Cardtronics – a leading non-bank ATM operator – has been examining consumers’ A transfer of funds which discharges an obligation on the part of a payer vis-à-vis a payee. More behaviour and preferences since 2015 via its annual study entitled Health of Money in physical form such as banknotes and coins. More. The research is based on a representative survey of 1,000 US citizens and offers information on the popularity and use of various payment instruments available on the market by studying participants’ daily habits.
Results of the 2017 Health of Cash Study indicate that cash remains king in the US payments landscape. Contrary to what digital instrument providers would have us believe, banknotes are preferred by the majority of surveyed people, with 91% reporting using banknotes alongside other instruments. Mobile banking apps, for instance, are used by only 51% of participants. Furthermore, 72% of consumers declared regularly using hard cash, especially thanks to its convenience and ease-of-use, as well as for security and privacy concerns.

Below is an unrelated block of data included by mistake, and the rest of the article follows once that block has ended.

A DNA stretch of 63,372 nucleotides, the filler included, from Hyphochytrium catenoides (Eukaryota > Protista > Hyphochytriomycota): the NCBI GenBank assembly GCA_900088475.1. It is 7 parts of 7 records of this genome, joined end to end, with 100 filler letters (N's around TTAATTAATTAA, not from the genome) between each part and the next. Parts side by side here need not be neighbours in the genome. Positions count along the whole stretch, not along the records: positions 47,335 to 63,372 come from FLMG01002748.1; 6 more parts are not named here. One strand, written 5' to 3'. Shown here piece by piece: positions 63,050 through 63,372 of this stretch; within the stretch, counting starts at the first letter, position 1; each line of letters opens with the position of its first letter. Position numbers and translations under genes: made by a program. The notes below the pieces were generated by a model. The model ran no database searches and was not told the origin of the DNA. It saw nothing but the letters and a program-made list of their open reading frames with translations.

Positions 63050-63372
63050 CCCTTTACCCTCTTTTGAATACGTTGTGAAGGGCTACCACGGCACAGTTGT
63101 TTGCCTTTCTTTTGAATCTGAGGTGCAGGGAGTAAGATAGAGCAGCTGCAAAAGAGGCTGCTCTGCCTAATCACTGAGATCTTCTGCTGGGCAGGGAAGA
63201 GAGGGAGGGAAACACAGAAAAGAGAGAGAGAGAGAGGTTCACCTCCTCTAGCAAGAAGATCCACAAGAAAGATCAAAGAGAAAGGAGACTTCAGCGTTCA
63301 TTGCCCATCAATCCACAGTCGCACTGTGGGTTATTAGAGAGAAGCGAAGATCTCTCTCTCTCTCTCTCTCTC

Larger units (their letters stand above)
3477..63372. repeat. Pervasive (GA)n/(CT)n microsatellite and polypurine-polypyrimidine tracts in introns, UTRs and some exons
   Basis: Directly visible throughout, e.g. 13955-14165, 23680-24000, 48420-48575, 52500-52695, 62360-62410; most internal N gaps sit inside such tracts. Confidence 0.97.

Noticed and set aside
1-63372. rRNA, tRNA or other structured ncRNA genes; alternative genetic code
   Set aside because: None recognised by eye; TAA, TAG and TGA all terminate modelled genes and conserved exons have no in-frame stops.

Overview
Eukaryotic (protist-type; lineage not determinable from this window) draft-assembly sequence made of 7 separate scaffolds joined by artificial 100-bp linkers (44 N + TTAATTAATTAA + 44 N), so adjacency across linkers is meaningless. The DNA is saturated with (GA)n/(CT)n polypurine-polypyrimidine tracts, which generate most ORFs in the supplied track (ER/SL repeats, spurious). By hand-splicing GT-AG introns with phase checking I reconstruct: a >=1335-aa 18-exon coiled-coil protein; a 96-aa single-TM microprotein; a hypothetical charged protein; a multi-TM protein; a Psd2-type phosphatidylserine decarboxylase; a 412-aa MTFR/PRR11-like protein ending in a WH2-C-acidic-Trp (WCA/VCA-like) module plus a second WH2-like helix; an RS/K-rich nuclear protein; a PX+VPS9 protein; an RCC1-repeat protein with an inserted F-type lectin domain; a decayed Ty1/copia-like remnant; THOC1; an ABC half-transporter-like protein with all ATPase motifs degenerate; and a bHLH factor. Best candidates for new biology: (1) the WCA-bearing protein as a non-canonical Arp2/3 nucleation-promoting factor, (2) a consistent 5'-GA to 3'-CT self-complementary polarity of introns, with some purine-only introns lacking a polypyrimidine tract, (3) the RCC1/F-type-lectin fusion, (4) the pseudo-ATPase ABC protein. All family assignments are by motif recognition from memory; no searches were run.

Besides, figures demonstrate that 9 out of 10 surveyed consumers favour diversity and rely on at least two different payment methods, depending on the situation and on the value of the purchase. In addition, 61% of participants declared that they would be upset if a retailer refused to accept cash, even if they did not necessarily plan on paying with it. This finding indicates that US consumers attach great importance to their freedom of choice between digital and tangible From the Latin word moneta, nickname that was given by Romans to the goddess Juno because there was a minting workshop next to her temple. Money is any item that is generally accepted as payment for goods and services and repayment of debts, such as taxes, in a particular region, country or socio-economic context. Its onset dates back to the origins of humanity and its physical representation has taken on very varied forms until the appearance of metal coins. The banknote, a typical representati... More. A push toward cashless instruments would thus prove extremely counterproductive and, on the contrary, damage people’s trust in governmental and financial institutions.
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